LOS ANGELES — Mets All-Star outfielder Starling Marte looked like he was on a recruiting mission. He cheered Juan Soto throughout the Home Run Derby. He coached Soto. He cajoled Soto. And ultimately, when Soto won the Derby with a flourish, topping fellow wunderkind Julio Rodriguez in the final, Marte was there to hold the Home Run Derby trophy while Soto did the winners interview.
Marte and the Mets can do all the recruiting they like, but ultimately, of course, the call where Soto goes is in the hands of the Nationals’ honchos. They will decide the question on everyone’s mind in baseball: Where is Soto going (if he’s going)?
Marte’s efforts were surely appreciated by Soto, but Nats people probably didn’t even notice. They are intent on trying to find the team that will pay the enormous price for one baseball’s greatest assets – a 23-year-old superstar with two-and-a-half years to go before free agency.
They will seek out whoever makes the best offer, with one caveat. And that is where the Mets come in. The Nats aren’t going to want to constantly see Soto in the other dugout for the next two-and-a-half years. As much as anyone, they understand the power of Soto, and aren’t going to want to face him up close going forward.
Teams hoping to land Soto will have to send four or more worthwhile pieces back, but realistically, the Mets (or Braves or Phillies or Marlins) would surely have to pay an enormous premium. And the Mets probably have even less chance than the other divisional long shots as the Nats can only imagine that if Soto goes to Queens, as Joel Sherman pointed out to me, Mets owner Steve Cohen, a billionaire reported 17 times over, has two -and-a-half years to figure out how to pay him and keep him those 15 years the Nats wanted.
So while Marte’s kindness is nice, and Cohen’s largesse is always a plus, the reality is the Mets will almost surely have to survey all the second choices to find the hitter they covet. And they do need a hitter. Mets president Sandy Alderson made that clear last on The Post podcast “The Show,” and things have only disintegrated from there.
While there is only one Soto — a generational type talent, the kind of which is almost never traded — there are some pretty fair second choices.
Without further ado, here’s how the Mets should order the best of the next best (after Soto):
Bell should be here in LA. He’s had that good of a first half. He’s a productive switch hitter who’d fit nicely behind Mets All-Star Pete Alonso. And while he’s Soto’s teammate, he’s a free agent — which means the Nats would more seriously consider sending him to the Mets. While Bell is an improving first baseman, he also isn’t that good that you’d have to move Alonso off first base, which might crush Alonso’s spirit. And you don’t want to do anything to affect Alonso, the RBI leader with 78.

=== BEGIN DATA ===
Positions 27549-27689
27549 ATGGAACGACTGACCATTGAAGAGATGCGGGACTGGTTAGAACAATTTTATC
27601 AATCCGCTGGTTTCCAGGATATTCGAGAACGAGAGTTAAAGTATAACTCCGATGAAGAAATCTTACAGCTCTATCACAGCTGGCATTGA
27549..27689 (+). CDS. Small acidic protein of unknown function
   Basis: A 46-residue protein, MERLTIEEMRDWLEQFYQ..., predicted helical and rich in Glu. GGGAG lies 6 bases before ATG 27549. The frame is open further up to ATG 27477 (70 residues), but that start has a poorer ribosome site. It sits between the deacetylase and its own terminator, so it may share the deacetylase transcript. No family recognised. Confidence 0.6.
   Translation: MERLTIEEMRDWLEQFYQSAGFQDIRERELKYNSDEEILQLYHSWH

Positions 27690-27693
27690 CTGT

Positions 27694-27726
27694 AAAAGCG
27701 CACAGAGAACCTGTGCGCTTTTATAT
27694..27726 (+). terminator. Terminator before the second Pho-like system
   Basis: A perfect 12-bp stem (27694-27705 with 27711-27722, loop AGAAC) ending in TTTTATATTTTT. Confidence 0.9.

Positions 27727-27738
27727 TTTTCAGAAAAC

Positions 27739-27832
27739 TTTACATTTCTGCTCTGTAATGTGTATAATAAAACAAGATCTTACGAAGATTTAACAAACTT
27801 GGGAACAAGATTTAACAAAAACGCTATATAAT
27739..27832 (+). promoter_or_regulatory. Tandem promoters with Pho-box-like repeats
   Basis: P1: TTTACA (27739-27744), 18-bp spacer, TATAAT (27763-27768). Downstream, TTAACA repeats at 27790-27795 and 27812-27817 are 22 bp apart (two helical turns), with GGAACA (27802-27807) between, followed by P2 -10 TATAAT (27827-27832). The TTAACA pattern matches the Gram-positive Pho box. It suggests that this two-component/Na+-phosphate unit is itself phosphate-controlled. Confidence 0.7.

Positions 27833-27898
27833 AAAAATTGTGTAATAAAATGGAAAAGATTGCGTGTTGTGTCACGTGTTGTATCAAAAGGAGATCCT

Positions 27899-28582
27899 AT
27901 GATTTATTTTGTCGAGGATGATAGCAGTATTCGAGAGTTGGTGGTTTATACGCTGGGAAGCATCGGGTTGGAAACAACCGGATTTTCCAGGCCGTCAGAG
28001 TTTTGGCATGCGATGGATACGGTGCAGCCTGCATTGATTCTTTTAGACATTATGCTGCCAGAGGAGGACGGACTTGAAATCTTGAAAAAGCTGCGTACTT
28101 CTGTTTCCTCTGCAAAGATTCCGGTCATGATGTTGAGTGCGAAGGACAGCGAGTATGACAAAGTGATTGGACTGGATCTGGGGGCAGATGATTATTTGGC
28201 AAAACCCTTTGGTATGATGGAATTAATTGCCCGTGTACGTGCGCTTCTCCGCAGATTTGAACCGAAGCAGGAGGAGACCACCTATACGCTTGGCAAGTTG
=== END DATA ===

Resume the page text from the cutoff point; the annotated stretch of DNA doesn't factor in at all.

2. CJ Cron
Let people seem to love him. He’d also fit beautifully behind Alonso, and also fit nicely into the DH slot. Cron said here that he loves playing in Colorado (what hitter doesn’t?). Of course it’s up to the Rockies, who don’t love to trade their better players. The Rockies didn’t deal Trevor Story or Jon Gray last year, and they were free agents to be. Cron has another year to go.
3. Trey Mancini
He may be No. 3 on this list (like his name suggests) but he’s the sentimental choice for a couple reasons. He overcame colon cancer, and he did it with as much courage and grace as possible. Second, he is a man. The Orioles moved the left-field wall back almost to the Babe Ruth Museum – 26 ½ feet – to attract pitchers to come to Camden, and Mancini hasn’t complained once. He can also hit.
4. Willson Contreras
The Cubs All-Star wants to stay (who wouldn’t want to stay a Cub?) even though the North Siders have shown no interest in keeping him long-term. There are some questions about his catching, but the Mets aren’t desperate to replace the defensively strong James McCann despite his surprising offensive outage. Anyway, Contreras can hit enough to DH. The suspicion here is that there are teams with more intense catching needs (San Francisco?) that will play here.
He isn’t quite the hitter he was but he’d still represent an upgrade, and like Bell, he’s another player the Nats would presumably be willing to send to their rival.
6. Andrew Benintendi
The Royals All-Star outfielder wouldn’t answer the question about the vaccination again here but the Mets don’t have any trips to Toronto and will consider. He’s a fine contact hitter but isn’t showing the type of power the four above him are. As a bonus, he’s a Gold Glove left fielder, which would round out an excellent group, with Brandon Nimmo, who should be here, plus Marte, who will almost surely have to settle for his second choice.